Scientific evidence keeps pilling against alcohol: Now it is about stroke


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Even one drink a day increases stroke risk, study finds

Source: BBC

Even light-to-moderate drinking increases blood pressure and the chances of having a stroke, according to a large genetic study in The Lancet, countering previous claims that one or two drinks a day could be protective.

The UK and Chinese researchers followed 500,000 Chinese people for 10 years.

They say the findings are relevant to all populations and the best evidence yet on the direct effects of alcohol.

Experts said people should limit their alcohol consumption.

It is already known that heavy drinking is harmful to health and increases stroke risk – but some studies have suggested drinking small amounts can be good for the health, while others indicate there is no safe level of alcohol consumption.

What did the research find?

The researchers, from the University of Oxford, Peking University and the Chinese Academy of Medical Sciences, found that:

  • one to two drinks a day increased stroke risk by 10-15%
  • four drinks a day increased the risk of having a stroke by 35%

For the purposes of their study, one drink was defined as either:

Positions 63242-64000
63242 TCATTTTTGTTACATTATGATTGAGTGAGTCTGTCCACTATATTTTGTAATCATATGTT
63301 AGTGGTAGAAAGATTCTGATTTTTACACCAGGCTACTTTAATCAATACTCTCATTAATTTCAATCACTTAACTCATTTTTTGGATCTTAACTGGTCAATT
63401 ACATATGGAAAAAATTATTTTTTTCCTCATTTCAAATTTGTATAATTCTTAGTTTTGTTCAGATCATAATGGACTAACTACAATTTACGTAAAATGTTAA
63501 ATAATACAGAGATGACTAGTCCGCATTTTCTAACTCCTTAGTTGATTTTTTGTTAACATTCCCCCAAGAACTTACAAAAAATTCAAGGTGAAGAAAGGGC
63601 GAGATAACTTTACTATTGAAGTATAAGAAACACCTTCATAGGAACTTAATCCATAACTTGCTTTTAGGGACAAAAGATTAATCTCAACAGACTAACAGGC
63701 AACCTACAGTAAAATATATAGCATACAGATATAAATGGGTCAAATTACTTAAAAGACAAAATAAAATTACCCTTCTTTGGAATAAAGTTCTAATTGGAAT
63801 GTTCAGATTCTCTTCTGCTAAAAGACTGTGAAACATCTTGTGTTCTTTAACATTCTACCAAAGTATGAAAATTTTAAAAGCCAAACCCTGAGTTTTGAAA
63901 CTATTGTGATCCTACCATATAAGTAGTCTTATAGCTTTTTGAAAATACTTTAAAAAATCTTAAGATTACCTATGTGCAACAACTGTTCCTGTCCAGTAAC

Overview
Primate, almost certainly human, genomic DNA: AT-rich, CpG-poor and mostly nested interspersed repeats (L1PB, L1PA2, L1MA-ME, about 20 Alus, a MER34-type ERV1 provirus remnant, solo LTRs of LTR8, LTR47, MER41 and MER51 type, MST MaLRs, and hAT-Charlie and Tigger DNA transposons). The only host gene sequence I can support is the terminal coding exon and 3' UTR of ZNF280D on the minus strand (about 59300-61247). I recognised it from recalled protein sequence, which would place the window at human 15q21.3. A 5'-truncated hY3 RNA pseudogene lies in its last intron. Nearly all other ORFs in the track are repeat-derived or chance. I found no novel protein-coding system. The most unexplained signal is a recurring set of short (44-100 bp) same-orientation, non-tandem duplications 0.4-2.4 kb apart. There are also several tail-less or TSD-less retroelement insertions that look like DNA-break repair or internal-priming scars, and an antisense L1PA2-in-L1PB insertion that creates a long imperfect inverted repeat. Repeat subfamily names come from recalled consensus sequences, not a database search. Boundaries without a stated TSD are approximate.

• a small glass of wine
  • a bottle of beer
  • a single measure of spirits

About 16 in 100 men and 20 in 100 women will have a stroke in their lifetime in the UK.

So, if a group of 100 non-drinkers started drinking a glass or two every day, there would be an extra two strokes – a small increase.

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1 reply

  1. I’m not an advocate for alcohol, but a little with a meal such as is popular in the Mediterranean, has always been considered beneficial to health. Cigarettes, on the other hand, serve no health benefits, in fact it is now known that they are dangerous to users and to others, and should be avoided. Similarly with drugs. And of course, unhealthy eating habits are also bad for the body, and it would be advisable for people to reconsider their diets for better health and to avoid diseases, such as obesity and diabetes, which are both on the increase. There is an old saying ‘We are what we eat’.

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